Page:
Proxy Part 2

The approach offered by AspNetCore.Proxy is fantastically powerful in terms of control. However, we didn't actually need that level of configurability. In fact, it resulted in us writing a great deal of boilerplate code. You see in our case we'd opted to proxy path for path, changing only the server name on each proxied request. So if a GET request came in going to then we would want to proxy it to a GET request to You see? All we did was swap for Nothing more. We did that as a rule. We knew we always wanted to do just this.

So we ended up spinning up our own solution which allowed just the specification of paths we wanted to proxy with their corresponding HTTP verbs. Let's talk through it. Usage of our approach ended up as a middleware within our web app's Startup.cs:

public void Configure(IApplicationBuilder app) {
// ...

// where ServerToProxyToBaseUrl is the server you want requests to be proxied to
// eg "https://the-server-we-proxy-to"
proxyAddressTweaker: (requestPath) => $"{ServerToProxyToBaseUrl}{requestPath}",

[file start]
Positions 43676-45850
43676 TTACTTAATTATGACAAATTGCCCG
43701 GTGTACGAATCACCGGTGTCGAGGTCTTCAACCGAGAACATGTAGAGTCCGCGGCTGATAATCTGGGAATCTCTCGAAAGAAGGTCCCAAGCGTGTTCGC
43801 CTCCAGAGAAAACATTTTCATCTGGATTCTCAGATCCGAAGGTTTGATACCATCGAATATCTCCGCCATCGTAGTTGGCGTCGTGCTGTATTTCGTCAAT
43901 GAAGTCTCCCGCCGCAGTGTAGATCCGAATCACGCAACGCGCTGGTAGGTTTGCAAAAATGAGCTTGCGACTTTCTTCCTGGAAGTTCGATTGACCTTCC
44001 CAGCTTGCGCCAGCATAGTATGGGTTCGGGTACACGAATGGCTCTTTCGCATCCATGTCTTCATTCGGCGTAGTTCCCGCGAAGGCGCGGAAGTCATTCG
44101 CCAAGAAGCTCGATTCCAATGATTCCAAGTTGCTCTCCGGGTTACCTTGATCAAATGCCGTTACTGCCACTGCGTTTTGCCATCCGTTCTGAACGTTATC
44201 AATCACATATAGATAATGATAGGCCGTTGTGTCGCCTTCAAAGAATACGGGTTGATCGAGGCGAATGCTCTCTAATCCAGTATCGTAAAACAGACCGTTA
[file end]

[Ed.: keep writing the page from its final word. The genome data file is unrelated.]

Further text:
allowListProxyRoutes: new [] {
// An anonymous request
AllowListProxy.AnonymousRoute("api/version", HttpMethod.Get),

// An authenticated request; to send this we must know who the user is
AllowListProxy.Route("api/account/{accountId:int}/all-the-secret-info", HttpMethod.Get, HttpMethod.Post),


// ...

If you look at the code above you can see that we are proxing requests to a single server: ServerToProxyToBaseUrl. We're also only proxying requests which match an entry on our allowlist (as represented by allowListProxyRoutes). So in this case we're proxying two different requests:

  1. GET requests to api/version are proxied through as anonymousGET requests.
  2. GET and POST requests to api/account/{accountId:int}/all-the-secret-info are proxied through as GET and POST requests. These requests require that a user be authenticated first.

The AllowListProxy proxy class we've been using looks like this:

using System;
using System.Collections.Generic;
using System.Net.Http;

namespace My.Web.Proxy {
public class AllowListProxy {
public string Path { get; set; }
public IEnumerable<HttpMethod> Methods { get; set; }
public bool IsAnonymous { get; set; }

private AllowListProxy(string path, bool isAnonymous, params HttpMethod[] methods) {
if (methods == null || methods.Length == 0)
throw new ArgumentException($"You need at least a single HttpMethod to be specified for {path}");

Path = path;
IsAnonymous = isAnonymous;
Methods = methods;

public static AllowListProxy Route(string path, params HttpMethod[] methods) =>